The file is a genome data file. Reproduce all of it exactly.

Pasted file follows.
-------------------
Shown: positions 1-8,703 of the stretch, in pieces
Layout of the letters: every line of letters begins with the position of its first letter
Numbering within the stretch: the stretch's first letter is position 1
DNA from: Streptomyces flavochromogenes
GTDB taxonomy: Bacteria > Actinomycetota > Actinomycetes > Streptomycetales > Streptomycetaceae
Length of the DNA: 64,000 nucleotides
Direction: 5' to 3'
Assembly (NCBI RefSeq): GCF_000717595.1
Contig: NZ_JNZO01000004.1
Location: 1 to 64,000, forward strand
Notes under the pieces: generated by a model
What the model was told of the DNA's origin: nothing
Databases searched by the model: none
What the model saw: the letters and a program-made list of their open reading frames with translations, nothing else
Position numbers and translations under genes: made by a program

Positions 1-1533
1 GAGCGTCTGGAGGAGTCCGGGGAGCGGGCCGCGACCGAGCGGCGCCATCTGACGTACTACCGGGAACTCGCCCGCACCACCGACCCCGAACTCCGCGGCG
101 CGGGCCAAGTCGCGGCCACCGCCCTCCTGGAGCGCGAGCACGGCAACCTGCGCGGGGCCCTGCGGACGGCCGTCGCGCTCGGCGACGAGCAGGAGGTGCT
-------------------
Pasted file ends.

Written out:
Shown: positions 1-8,703 of the stretch, in pieces
Layout of the letters: every line of letters begins with the position of its first letter
Numbering within the stretch: the stretch's first letter is position 1
DNA from: Streptomyces flavochromogenes
GTDB taxonomy: Bacteria > Actinomycetota > Actinomycetes > Streptomycetales > Streptomycetaceae
Length of the DNA: 64,000 nucleotides
Direction: 5' to 3'
Assembly (NCBI RefSeq): GCF_000717595.1
Contig: NZ_JNZO01000004.1
Location: 1 to 64,000, forward strand
Notes under the pieces: generated by a model
What the model was told of the DNA's origin: nothing
Databases searched by the model: none
What the model saw: the letters and a program-made list of their open reading frames with translations, nothing else
Position numbers and translations under genes: made by a program

Positions 1-1533
1 GAGCGTCTGGAGGAGTCCGGGGAGCGGGCCGCGACCGAGCGGCGCCATCTGACGTACTACCGGGAACTCGCCCGCACCACCGACCCCGAACTCCGCGGCG
101 CGGGCCAAGTCGCGGCCACCGCCCTCCTGGAGCGCGAGCACGGCAACCTGCGCGGGGCCCTGCGGACGGCCGTCGCGCTCGGCGACGAGCAGGAGGTGCT